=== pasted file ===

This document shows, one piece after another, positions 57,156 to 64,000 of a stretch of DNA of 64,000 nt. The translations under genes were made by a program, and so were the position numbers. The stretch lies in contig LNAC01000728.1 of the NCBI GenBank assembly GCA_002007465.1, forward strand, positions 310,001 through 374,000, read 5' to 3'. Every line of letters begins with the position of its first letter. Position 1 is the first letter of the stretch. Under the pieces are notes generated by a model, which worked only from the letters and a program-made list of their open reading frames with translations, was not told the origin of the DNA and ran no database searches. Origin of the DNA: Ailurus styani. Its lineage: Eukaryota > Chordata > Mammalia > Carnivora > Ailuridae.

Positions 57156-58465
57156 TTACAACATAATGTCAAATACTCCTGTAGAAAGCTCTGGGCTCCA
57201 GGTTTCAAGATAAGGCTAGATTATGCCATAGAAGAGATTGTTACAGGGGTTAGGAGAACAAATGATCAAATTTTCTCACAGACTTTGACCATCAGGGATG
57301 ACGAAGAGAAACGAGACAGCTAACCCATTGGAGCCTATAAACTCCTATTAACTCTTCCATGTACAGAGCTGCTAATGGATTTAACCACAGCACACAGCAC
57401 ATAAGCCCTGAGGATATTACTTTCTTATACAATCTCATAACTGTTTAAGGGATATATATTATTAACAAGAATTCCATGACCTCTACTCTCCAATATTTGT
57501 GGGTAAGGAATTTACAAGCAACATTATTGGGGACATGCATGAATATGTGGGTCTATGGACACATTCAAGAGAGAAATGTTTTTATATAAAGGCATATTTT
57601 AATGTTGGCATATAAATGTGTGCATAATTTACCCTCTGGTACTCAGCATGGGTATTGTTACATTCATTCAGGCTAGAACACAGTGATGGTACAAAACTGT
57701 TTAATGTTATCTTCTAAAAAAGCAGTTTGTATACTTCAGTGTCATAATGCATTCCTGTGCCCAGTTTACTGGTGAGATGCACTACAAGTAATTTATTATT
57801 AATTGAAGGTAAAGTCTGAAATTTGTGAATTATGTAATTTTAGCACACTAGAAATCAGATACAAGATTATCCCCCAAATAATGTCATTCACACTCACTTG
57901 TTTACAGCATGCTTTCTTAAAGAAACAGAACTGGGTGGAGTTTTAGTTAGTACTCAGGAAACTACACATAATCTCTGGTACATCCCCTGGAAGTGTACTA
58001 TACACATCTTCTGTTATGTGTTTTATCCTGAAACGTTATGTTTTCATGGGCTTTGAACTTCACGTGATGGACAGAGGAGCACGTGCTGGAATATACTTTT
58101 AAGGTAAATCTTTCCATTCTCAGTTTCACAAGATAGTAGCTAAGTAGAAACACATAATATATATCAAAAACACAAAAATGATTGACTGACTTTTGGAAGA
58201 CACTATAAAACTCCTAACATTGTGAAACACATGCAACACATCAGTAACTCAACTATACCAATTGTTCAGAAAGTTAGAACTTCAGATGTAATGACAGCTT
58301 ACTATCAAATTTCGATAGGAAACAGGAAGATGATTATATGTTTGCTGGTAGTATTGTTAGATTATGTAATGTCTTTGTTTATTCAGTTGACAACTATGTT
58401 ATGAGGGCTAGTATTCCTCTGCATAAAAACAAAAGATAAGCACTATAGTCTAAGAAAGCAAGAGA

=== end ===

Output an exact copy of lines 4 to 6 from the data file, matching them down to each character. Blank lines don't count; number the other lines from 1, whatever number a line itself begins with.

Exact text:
57201 GGTTTCAAGATAAGGCTAGATTATGCCATAGAAGAGATTGTTACAGGGGTTAGGAGAACAAATGATCAAATTTTCTCACAGACTTTGACCATCAGGGATG
57301 ACGAAGAGAAACGAGACAGCTAACCCATTGGAGCCTATAAACTCCTATTAACTCTTCCATGTACAGAGCTGCTAATGGATTTAACCACAGCACACAGCAC
57401 ATAAGCCCTGAGGATATTACTTTCTTATACAATCTCATAACTGTTTAAGGGATATATATTATTAACAAGAATTCCATGACCTCTACTCTCCAATATTTGT